Different countries have different ways of doing things and the rental process is no exception. Whether its how to find available apartments, how a landlord expects to be paid, or how to properly negotiate rental terms, each culture expects different etiquette when it comes to renting.
Germany is a country of renters. Most of the population does not own their home, making renting apartments a common practice. Rent is cheaper here than in other European countries, one of the many reasons it is a popular expat destination. When renting in Germany, expect the market to be fast paced and competitive in some of the larger cities. However, relocate to a smaller, rural area to experience a relatively simple and easy home finding process. It is sometimes common to find potential properties online or through an agent (known as an Immobilienhändler or Makler).
However, it is becoming easier for renters to work directly with a landlord, eliminating any middleman. For this reason, it may be a good idea to brush up on your German skills. Be sure to note that when you buy an unfurnished apartment in Germany, there will likely be nothing in the space when you arrive. Be prepared to have to buy appliances, light bulbs, sinks, and anything else that the previous tenants decided to take with them.
In most of the United Kingdom, the landlord is responsible for any exterior maintenance and utilities. It is also fairly common for landlords to have a no pet policy in their rentals in England and Wales.
In a lot of countries, it is common to search for rentals online. However, in Mexico, online rental sites are not the best. Use them to get to know the area that you would like to live in, but do not make plans to buy or rent off a website. Most sites have incredibly inflated prices and slower response times. The best way to get to know any neighborhood is to simply walk around and get a feel for the area.
Most rentals will have signs posted in windows advertising availability. This is one of the best and easiest ways to search for properties. Expect to know a little Spanish, as a lot of landlords will be most comfortable conducting any business in their native language. Bring a local with you during apartment or neighborhood tours just in case you need that extra language support. Additionally, always be sure to ask a landlord about the safety of the premises. Are there any guards or security staff? Is the area well lit? Develop a relationship with any landlords that you may want to sign a lease with. Most of the process will be conducted in person, so it is helpful to establish a sense of rapport.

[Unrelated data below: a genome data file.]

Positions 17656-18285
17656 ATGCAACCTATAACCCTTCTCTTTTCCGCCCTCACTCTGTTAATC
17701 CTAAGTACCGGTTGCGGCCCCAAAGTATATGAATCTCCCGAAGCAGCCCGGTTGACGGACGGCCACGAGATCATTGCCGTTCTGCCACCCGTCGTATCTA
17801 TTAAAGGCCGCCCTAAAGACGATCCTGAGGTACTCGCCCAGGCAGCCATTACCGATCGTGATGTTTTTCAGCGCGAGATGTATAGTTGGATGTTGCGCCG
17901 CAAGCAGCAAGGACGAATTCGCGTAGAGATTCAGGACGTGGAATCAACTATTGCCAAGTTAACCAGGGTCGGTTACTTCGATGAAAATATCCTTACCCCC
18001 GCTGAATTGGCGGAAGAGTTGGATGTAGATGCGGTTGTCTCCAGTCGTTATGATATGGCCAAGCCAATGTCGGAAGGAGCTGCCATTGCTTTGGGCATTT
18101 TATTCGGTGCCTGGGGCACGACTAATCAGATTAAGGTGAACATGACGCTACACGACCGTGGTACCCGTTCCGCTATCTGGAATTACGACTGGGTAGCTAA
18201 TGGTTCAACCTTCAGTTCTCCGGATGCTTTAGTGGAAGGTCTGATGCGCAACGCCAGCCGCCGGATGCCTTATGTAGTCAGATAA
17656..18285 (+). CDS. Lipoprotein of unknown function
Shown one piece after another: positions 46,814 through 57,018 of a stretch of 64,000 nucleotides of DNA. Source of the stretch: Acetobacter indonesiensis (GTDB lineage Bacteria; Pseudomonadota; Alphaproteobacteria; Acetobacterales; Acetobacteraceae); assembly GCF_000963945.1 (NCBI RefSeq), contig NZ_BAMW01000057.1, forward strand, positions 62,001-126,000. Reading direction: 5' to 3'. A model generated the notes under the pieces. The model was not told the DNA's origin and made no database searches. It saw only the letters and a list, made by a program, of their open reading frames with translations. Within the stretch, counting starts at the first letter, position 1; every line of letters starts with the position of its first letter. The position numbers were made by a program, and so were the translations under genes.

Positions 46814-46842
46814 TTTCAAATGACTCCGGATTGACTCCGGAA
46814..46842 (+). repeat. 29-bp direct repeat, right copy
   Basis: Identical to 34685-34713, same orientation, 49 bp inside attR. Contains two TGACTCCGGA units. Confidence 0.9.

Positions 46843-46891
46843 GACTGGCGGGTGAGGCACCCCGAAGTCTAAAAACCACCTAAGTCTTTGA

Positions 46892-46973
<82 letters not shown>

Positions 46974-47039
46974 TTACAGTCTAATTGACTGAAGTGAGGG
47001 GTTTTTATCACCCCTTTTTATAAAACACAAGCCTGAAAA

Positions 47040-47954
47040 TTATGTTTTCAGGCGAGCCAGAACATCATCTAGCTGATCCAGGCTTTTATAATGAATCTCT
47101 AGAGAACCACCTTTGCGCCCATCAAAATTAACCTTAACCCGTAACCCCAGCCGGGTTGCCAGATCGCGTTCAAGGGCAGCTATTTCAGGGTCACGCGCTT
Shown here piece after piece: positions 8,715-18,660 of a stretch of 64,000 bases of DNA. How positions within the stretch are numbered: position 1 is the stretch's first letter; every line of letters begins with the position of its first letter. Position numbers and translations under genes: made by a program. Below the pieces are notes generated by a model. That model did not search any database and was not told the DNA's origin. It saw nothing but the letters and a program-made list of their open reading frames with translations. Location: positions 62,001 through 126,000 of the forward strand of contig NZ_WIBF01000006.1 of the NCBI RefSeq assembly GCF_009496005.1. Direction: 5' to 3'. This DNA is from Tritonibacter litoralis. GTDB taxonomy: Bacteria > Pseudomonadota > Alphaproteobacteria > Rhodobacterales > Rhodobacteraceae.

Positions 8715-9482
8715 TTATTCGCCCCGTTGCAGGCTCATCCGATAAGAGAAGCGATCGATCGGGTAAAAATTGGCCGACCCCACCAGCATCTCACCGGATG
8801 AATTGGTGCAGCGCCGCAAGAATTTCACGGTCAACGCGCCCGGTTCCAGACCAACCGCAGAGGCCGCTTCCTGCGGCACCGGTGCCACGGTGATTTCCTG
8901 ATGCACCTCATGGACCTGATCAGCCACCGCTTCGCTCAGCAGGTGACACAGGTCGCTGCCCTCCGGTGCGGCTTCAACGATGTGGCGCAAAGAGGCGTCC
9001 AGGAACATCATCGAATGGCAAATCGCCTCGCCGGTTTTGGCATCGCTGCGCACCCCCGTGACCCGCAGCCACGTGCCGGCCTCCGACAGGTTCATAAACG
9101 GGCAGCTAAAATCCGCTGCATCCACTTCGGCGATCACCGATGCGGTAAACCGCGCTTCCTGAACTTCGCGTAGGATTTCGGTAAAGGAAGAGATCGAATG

Accommodation is generally abundant in Ireland, both in and near the cities. Rentals can be found either furnished or unfurnished. If relocating with a family, it may be best to search outside of large cities like Dublin, as they tend to be pricier and more competitive housing markets.
Renting in Canada is becoming more and more popular as the cost of buying a house continues to increase. Be aware that when renting in Canada, most landlords will want to see Canadian documentation before a lease is signed.
For expats, this can be burdensome to ensure that all your documentation is ready before you can figure out your living situation, so be sure to do some research beforehand and talk to potential landlords to understand what they expect from you. Additionally, it is most common for Canadian rentals to come unfurnished, so be sure you request a viewing of the property and be prepared to supply your own furniture.
Interested in learning more about the rental industry? Read up on some more blogs!
- How Technology is Changing the Rental Game
- The Rental Process: United States
- How To: The Renter's Resume